Market demand (or lack thereof) could drive down price tags and create value in this offseason's first-base market, where Eric Hosmer is the top option and Carlos Santana slots in second. Beyond those two, teams will have to decide what to make of surprisingly productive years from Morrison, Yonder Alonso and Mark Reynolds, all of whom will make a relative pittance by comparison. Morrison and Alonso both had second-half regression from their surprise All-Star first halves, and Reynolds had major Coors Field inflation. So they're all a risk. I'll side with the 30-year-old LoMo here, because his .272/.392/.628 slash and 27 homers away from Tropicana Field could be an indication that he would flourish with the right fit.

2B: Neil Walker

This is a trick question, because the free-agent market at this spot this winter for a legitimate everyday player basically revolves around Walker, unless you can talk yourself into Brandon Phillips posting something other than a sub-average wRC+ for the first time since 2012 or somebody like Zack Cozart shifting over from his natural position. But the point here is that in a market short on contenders looking for help at this spot (and with multiple trade candidates like Ian Kinsler and Dee Gordon available), Walker's average annual value will come down -- perhaps substantially -- from the $17.2 million he made via the qualifying offer in 2017. Walker has an iffy injury history, but he gives you disciplined at-bats, and spending money on him might be more attractive than giving up prospect pieces in a trade.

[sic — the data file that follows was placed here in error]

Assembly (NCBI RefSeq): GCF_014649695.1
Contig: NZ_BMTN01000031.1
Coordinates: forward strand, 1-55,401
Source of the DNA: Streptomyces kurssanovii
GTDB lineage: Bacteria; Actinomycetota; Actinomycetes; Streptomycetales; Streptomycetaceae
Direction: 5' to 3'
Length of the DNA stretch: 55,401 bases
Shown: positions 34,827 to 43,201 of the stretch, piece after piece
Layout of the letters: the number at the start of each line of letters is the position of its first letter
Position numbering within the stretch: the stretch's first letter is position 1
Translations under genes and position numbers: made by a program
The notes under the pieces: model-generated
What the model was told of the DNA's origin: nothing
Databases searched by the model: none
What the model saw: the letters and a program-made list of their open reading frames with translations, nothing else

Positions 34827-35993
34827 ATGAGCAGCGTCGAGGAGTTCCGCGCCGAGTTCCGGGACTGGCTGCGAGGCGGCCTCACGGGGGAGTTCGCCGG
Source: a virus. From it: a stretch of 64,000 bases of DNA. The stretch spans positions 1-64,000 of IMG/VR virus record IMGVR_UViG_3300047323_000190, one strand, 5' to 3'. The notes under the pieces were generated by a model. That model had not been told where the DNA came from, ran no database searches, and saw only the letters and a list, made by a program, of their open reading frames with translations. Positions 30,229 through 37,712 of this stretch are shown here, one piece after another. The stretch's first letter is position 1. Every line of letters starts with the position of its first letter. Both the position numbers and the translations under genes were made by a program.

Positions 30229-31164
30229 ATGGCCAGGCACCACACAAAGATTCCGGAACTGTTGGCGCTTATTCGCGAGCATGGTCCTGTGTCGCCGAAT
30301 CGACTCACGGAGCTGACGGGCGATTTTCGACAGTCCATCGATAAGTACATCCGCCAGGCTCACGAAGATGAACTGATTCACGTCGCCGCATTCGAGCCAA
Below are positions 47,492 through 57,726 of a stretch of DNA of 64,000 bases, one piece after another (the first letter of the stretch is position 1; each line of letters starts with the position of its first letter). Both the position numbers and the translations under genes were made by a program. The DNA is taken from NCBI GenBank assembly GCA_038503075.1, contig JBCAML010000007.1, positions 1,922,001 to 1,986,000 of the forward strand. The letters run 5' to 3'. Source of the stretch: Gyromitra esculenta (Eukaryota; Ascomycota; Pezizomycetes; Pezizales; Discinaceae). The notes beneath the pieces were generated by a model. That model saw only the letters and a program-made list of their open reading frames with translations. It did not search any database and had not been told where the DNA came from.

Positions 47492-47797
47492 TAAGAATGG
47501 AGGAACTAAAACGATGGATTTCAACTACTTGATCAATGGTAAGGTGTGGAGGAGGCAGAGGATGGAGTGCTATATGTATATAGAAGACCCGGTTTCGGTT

SS: Zack Cozart